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We currently use PDForm to grab a blank pdf file (no values, just form fields and text) and list the form fields. We then query our database for the values which match those field names and create a pdf file with the newly populated data which the user can download from our site. The thing is PDForm is about $5,000 per machine and we are migrating servers. We want an alternative which is actively supported and recommended by the community.

I know Zend is working on a PDF manipulation extension, but we need something quick. I have done testing with PDFtk but the last update for that project was in 2006 and it now seems dead. It would be fine as it is open source, however it seems to be causing errors with certain files that seem to be generated with PDFPenPro (our pdf form creator).

Another solution I thought up was why not just use iText and write a java wrapper which accepts command line input, so that PHP can call it with passthru() or exec(). There are other applications that will work should we completely rewrite our code but we do not want to do that.

What we need.

  1. The ability for PHP to receive the PDF form field names.
  2. PHP to then either create and FDF file (then merge it with the PDF) or send a string to a command line application which will populate the fields with values from our database.
  3. The user can then download the newly created PDF file with the populated form fields.

Am I moving in the write direction by creating a java command line application that will use iText to parse and create the PDF files specified by PHP or does anyone know of any cost effective alternatives?

share|improve this question
Is that PHP on Windows or Linux? – Rowan Sep 10 '10 at 6:59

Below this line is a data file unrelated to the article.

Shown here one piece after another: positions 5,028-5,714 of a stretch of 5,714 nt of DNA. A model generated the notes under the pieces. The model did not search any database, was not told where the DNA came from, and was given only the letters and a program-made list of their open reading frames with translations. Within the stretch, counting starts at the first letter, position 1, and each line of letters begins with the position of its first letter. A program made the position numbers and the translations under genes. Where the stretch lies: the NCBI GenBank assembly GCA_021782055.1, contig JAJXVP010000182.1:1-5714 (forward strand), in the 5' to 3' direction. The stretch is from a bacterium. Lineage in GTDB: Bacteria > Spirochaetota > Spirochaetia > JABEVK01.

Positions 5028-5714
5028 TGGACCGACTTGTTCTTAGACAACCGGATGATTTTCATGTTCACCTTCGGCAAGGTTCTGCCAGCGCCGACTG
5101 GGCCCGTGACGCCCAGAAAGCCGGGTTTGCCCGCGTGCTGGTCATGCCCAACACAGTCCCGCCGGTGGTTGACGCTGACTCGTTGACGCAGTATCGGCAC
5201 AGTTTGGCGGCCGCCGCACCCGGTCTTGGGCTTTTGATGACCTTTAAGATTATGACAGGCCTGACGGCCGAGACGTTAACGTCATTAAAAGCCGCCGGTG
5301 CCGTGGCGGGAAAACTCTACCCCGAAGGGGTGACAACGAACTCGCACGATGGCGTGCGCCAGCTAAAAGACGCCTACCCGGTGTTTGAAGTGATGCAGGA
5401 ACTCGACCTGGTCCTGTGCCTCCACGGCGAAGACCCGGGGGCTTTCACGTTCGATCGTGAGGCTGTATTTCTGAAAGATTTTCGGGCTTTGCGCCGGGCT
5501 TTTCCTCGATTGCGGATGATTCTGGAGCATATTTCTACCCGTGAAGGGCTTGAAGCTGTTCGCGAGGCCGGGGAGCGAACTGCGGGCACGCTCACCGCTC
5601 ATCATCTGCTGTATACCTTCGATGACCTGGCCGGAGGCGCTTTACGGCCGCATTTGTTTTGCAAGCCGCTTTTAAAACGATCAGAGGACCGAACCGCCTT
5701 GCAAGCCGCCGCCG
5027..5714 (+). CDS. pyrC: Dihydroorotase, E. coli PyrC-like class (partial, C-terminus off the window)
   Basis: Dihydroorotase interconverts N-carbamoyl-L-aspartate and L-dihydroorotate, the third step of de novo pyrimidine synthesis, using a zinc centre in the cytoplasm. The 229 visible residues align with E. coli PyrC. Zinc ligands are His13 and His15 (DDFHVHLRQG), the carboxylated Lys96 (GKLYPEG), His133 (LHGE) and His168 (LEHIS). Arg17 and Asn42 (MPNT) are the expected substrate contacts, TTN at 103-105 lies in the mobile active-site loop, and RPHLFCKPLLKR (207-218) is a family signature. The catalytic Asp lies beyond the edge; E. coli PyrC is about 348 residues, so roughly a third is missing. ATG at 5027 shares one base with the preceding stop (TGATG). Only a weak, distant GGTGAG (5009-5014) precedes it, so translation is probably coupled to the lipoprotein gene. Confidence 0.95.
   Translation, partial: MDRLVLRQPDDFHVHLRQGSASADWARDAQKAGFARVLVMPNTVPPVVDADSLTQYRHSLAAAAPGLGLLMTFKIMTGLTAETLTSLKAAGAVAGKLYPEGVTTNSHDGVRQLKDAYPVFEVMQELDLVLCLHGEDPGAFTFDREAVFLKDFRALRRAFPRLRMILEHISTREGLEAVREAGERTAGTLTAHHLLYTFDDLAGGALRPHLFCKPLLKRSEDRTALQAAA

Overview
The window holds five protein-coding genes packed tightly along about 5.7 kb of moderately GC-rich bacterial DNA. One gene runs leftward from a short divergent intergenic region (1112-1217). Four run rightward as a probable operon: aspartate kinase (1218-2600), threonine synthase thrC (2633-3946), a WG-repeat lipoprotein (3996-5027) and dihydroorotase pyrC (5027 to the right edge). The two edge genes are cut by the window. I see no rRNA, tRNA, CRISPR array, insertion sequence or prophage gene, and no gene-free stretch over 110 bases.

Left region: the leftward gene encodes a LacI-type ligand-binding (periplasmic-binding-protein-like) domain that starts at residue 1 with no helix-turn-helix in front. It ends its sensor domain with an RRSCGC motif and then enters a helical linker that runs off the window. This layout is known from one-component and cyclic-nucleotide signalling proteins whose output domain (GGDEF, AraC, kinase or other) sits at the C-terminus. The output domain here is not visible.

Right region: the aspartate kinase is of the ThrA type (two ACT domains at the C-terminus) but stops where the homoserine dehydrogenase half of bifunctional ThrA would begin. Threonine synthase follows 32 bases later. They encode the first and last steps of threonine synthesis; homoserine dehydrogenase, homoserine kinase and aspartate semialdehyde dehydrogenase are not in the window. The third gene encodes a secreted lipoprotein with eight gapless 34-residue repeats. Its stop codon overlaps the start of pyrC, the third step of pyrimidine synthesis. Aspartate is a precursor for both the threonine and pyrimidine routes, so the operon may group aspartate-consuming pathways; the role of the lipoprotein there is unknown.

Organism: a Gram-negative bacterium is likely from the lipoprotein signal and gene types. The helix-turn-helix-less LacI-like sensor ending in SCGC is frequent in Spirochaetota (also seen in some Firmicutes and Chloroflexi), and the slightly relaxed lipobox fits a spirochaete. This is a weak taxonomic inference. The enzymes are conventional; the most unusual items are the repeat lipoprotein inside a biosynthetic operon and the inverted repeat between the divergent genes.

Have you got a link to PDForm? I'm not familiar with it. – Rowan Sep 10 '10 at 8:22
I don't believe that you use iText in a commercial product unless you pay them a fee which releases you from the AGPL license. See their website for more details. They changed the license towards the end of last year. – Rowan Sep 10 '10 at 8:29
This is for linux. And we were looking at the license which means with it being AGPL we would only need to make the wrapper open source. Should we want to keep the wrapper closed source, that is when we would need to purchase a commercial license. – Bot Sep 10 '10 at 15:36

TCPDF seems to have the most robust feature set that I have seen so far.

share|improve this answer
I looked at TCPDF but did not see any options for obtaining a list of all the form fields as well as populating the existing form fields with values. Did I overlook something? – Bot Sep 10 '10 at 15:39

Thanks, d2burke, for the tip on TCPDF. I'm not trying to do quite as much as the OP, but the software packages available to accomplish any kind of pdf generation are in the $2k to $3k range. TCPDF is php based, open source and the guy developing it is very supportive.

Always donate to these guys! Where in the world would web development be without it?

share|improve this answer
up vote 1 down vote accepted

So since none of the above solutions would work since TCPDF doesn't work with forms the way we are wanting and since PDFlib converts the form fields to blocks we decided to create a command line wrapper for iText which will grab the form field names from the PDF and then populate them based on the database values.

share|improve this answer
Is the command line wrapper that you wrote open-source? If so - can you provide a link to it? – o15a3d4l11s2 Dec 14 '14 at 16:49
@o15a3d4l11s2 I am no longer working for the company that has that code. I can check my other laptop (currently down) to see if I had a backup there. – Bot Dec 15 '14 at 21:16

I don't know if another product whose license costs range from $1k -> $3k could be considered "cost effective", but PDFlib work quite nicely. And if you don't need the PPS functionality, it does get cheaper.

share|improve this answer
We had looked at PDFLib but do not find it cost effective as we will need a license for our Production server, Development server and our local dev environments which means we will need about 7 different licenses. – Bot Sep 10 '10 at 15:40
Actually, you're allowed to use PDFlib on as many development machines as you want, as long as only devs have access and it's on the same OS as the production machine. pdflib.com/fileadmin/pdflib/pcos-cookbook/pdf/…. But otherwise, yeah, it is a fairly pricey chunk of code. – Marc B Sep 11 '10 at 4:26
You're right. I was thinking of something else. The reason we decided not to go with PDFlib was because it didn't edit the form fields but instead converted the form fields into blocks. We need the fields to remain intact so that should we need to add more information to the pdf fields after it is created we can. – Bot Sep 13 '10 at 22:35

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